A high-grade air quality sensor installed on Brown’s campus is providing detailed measurements of carbon dioxide and methane concentrations in Providence, painting a clearer picture of local air quality.
Simulations produced by a Brown-led research team offer evidence that Venus once had plate tectonics — a finding that opens the door for the possibility of early life on the planet and insights into its history.
Brown’s Opening Convocation brought moments of celebration, levity and poignancy, as University leaders upheld their commitment to advancing diversity on campus and urged students to continue fighting for sustainable climate solutions.
As part of an annual excursion geared toward incoming graduate students in Brown’s Department of Earth, Environmental and Planetary Sciences, about 20 students joined Brown faculty on a Save the Bay tour.
The project, supported by the National Science Foundation, will focus on creating a set of tools and convening experts to address climate change related challenges faced by communities along the New England coast.
Baylor Fox-Kemper, co-author of a new study looking at how climate scientists communicate risk, explains why prompting urgent action on climate change is often so difficult despite the dire consequences.
Kim Cobb, a Brown University professor and director of the Institute at Brown for Environment and Society, spoke about the need to act on climate change, urging that action must be taken collaboratively and equitably.
New research describes evidence that deep sea methane deposits change into gas more frequently than could be monitored previously and that a set of fossilized organisms has a unique ability to detect these releases.
Cobb, a Brown University professor and director of the Institute at Brown for Environment and Society, will join a White House advisory board charged with providing independent counsel on U.S. intelligence matters.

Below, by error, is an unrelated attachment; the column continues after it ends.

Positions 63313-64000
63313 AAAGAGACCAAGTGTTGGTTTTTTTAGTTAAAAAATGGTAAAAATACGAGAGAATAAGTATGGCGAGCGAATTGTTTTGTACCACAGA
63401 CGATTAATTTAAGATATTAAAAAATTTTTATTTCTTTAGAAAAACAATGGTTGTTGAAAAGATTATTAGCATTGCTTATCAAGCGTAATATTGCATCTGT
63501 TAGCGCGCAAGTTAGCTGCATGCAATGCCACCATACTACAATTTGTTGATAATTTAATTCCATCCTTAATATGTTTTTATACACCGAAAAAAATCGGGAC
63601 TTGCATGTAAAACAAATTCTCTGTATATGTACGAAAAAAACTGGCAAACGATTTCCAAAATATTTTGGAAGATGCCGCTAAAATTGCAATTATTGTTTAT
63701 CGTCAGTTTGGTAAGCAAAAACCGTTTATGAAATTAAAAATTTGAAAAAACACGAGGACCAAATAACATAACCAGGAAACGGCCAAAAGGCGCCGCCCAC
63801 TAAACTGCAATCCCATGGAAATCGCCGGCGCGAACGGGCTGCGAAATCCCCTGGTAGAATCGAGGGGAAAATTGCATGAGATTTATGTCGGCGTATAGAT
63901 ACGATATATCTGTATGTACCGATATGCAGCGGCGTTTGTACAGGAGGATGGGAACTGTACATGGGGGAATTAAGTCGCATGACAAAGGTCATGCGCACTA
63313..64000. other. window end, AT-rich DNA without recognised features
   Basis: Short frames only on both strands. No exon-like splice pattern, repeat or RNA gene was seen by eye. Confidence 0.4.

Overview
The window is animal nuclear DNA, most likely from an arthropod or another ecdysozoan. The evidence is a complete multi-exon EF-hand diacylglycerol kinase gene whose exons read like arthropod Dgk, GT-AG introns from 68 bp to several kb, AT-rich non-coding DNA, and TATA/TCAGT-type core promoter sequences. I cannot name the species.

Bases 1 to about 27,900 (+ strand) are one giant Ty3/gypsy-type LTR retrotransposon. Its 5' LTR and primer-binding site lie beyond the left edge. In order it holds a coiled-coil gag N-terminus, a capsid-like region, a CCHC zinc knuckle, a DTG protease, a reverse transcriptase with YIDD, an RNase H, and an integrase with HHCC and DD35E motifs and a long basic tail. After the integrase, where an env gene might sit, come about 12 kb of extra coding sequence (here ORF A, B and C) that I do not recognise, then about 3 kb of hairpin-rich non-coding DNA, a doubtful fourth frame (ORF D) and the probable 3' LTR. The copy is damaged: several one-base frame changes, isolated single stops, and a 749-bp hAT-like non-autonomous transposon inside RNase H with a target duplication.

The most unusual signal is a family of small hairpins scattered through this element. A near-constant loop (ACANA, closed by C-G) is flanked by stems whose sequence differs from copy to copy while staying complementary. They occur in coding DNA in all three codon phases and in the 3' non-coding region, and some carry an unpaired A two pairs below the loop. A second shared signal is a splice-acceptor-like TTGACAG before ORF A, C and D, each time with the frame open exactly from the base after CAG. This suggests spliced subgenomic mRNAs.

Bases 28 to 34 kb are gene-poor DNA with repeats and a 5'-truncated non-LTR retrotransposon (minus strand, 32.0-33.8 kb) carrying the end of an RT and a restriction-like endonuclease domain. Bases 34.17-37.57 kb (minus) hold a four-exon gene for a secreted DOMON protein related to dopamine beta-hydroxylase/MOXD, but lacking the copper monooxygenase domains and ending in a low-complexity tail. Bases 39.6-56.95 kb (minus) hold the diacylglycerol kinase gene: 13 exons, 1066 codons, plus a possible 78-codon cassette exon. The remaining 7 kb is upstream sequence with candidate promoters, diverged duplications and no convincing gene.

Kim Cobb, who joined the University in July as director of the Institute at Brown for Environment and Society, described how scholars and communities can work together to mitigate the effects of climate change.
From researching the history of Indigenous land stewardship to developing nonpartisan policy ideas, collaborative scholarship at Brown aims to overcome obstacles to meaningful action on climate change.
A new study found that in Providence, R.I., and other cities, rising floodwaters are exposing more people to industrial pollution, and the issue is disproportionately affecting lower-income communities of color.
Melting ice in the Arctic Ocean could yield new trade routes in international waters, reducing the shipping industry’s carbon footprint and weakening Russia’s control over trade routes through the Arctic, a study found.
Amanda Lynch, a Brown University professor and inaugural director of the Institute at Brown for Environment and Society, will chair the board responsible for guiding the World Meteorological Organization’s research agenda.
Myles Lennon, an assistant professor of environment and society and anthropology, urged members of Congress to support renewable energy research and innovation that could aid and protect marginalized communities in the U.S.
New research finds that increases in monsoon rainfall over the past million years were linked with increases in atmospheric CO2 and the import of moisture from the southern hemisphere, which suggests stronger rains in the future as CO2 levels rise.
New research shows that water pressure beneath a glacier influences how fast it flows, a finding that could help in predicting the pace at which glaciers slide into the ocean and drive sea level upward.
A new strategic plan for sustainability outlines five key commitments to address Brown’s impact on the natural environment, while calling for an expansion of education and community engagement around sustainability issues.
Satellite observations show that more than half of seasonal freshwater level changes on Earth happen in human-managed reservoirs, underscoring the profound impact humanity has on the global water cycle.
The Climate Social Science Network, based at the Institute at Brown for Environment and Society, will bring together leading scholars to catalyze collaborative research on the interests that are stalling climate action.
The Climate Solutions Initiative will focus on overcoming barriers to confronting climate change, through scholarship, learning and research-informed infrastructure changes on campus, in Providence and beyond.
Analysis by assistant professor of environment and society and sociology at Brown found that press releases expressing opposition to climate action were twice as likely to receive news coverage as those supporting action.